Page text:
the poorly performing or “difficult” become “criminialized”—- on the “up side” their explusion means they are unlikely to damage their teacher earning potential or mar their sense of professionalism, just “unmanageable” doncha know.

The horror stories of trying to actually get around to teaching (much like “The Wire”) appear to represent various “geographies” —I suspect, however, there are recognizable commonalities to their feeder communities—cough.

Even more than race, discussing class issues is pretty much taboo.

I was shocked to read a few months ago that Hispanic drop out rates match or even exceed those of African-Americans. Let’s worry about them too.

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By Night-Gaunt, October 22, 2009 at 10:11 am Link to this comment

One of the main problems is this eugenic/IQ test based environment where the test is more important than the course itself. Whole school systems now spend time teaching for the test then for the course for the children. And if you don’t take tests well? You get either artificially raised grades to pass or removed so the school gets a higher rating instead of being closed. But the fundamental question of actual education is lost in the miasma of NCLB. A throwback we don’t need. The same with SAT & PSAT’s which really count far more than they should. What happened to just your grades for all those school years you put in? Isn’t as important in the scheme where the test makers get big bucks and a captive audience of takers. Not the best way to run education is it?

If they really wanted to make it more “practical” and more intrusive the various corporations could filter their influence and money into high school and elementary school as they have at colleges and universities. At least there might be a better chance for some to actually have a job waiting when they graduate college. If they can ever afford it that is.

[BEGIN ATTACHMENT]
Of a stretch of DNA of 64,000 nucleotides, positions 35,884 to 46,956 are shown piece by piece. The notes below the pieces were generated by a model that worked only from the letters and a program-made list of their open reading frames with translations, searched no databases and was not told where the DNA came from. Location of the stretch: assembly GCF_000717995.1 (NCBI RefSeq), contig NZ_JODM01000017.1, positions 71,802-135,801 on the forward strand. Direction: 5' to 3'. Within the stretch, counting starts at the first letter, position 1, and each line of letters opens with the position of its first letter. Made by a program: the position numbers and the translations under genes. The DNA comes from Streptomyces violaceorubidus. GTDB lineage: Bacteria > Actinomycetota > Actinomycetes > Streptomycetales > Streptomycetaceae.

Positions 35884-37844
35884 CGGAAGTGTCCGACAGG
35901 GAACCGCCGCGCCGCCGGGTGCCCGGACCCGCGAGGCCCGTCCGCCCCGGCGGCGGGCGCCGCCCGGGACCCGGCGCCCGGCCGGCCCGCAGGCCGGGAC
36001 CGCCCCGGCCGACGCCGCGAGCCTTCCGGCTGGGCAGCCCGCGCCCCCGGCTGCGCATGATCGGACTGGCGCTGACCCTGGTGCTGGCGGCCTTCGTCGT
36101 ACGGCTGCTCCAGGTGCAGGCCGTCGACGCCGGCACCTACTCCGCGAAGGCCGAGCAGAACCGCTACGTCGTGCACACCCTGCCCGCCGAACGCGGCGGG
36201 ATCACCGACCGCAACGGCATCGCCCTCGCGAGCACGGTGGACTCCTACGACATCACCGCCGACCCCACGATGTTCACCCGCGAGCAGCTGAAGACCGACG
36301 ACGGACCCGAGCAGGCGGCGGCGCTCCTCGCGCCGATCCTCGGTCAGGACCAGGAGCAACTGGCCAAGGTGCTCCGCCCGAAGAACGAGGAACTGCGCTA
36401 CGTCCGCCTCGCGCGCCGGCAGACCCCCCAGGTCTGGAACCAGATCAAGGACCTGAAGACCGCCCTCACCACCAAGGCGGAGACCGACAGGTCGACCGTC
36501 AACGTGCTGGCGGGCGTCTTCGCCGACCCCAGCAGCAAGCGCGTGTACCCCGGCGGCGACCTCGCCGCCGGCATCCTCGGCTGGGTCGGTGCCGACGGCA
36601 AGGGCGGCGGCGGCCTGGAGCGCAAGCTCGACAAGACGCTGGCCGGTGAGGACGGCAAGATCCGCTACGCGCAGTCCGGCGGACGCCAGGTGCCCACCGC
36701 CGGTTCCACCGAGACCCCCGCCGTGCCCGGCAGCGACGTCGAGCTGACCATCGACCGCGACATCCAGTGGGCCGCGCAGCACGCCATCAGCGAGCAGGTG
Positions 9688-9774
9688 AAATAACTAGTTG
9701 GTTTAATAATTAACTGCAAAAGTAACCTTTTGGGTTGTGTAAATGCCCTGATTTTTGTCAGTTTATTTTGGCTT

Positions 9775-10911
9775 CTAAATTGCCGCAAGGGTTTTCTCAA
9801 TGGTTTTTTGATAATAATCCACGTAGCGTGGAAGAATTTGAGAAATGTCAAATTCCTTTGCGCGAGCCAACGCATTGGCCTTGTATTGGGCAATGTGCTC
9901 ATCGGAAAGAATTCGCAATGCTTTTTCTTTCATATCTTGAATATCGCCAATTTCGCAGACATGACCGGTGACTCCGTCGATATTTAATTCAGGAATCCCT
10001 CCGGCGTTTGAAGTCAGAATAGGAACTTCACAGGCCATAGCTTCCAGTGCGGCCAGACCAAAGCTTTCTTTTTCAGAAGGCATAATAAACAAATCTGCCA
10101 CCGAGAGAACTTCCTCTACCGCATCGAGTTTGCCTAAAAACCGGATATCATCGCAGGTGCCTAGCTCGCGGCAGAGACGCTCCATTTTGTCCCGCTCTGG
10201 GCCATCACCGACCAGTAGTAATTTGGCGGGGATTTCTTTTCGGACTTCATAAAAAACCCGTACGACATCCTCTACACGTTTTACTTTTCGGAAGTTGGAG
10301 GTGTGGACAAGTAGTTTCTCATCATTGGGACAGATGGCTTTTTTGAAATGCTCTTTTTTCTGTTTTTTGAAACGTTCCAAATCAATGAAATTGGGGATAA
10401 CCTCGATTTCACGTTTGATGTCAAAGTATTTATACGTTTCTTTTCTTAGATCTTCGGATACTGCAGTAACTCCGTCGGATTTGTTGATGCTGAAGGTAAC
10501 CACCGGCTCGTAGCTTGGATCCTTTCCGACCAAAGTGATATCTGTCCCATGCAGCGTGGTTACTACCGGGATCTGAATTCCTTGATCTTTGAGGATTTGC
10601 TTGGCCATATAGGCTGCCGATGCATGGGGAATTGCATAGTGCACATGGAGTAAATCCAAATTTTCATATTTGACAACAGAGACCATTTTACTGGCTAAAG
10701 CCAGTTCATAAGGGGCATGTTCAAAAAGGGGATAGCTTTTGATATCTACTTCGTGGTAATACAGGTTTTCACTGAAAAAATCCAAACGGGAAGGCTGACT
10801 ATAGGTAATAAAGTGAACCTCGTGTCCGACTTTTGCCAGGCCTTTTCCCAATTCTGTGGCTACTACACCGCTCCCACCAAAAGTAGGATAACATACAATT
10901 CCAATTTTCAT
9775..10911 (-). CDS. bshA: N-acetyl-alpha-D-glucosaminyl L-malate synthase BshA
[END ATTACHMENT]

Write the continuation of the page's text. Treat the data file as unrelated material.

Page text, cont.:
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By SusanSunflower, October 22, 2009 at 10:08 am Link to this comment

Not all students, nor parents, nor families, nor communities are “created equal”—pay for performance is likely to incentivize labeling marginal students as “special needs” and created even more teaching “specialization,” each with its own baselines and pay for performance ... costly red-tape, bureaucratic embellishments ...

After how many years of NCLB, there should be data (the only legitimate rationale for this bean-counter reform movement, imho, is the collection of this national standardized DATA—to whatever degree it has been survived local modifications).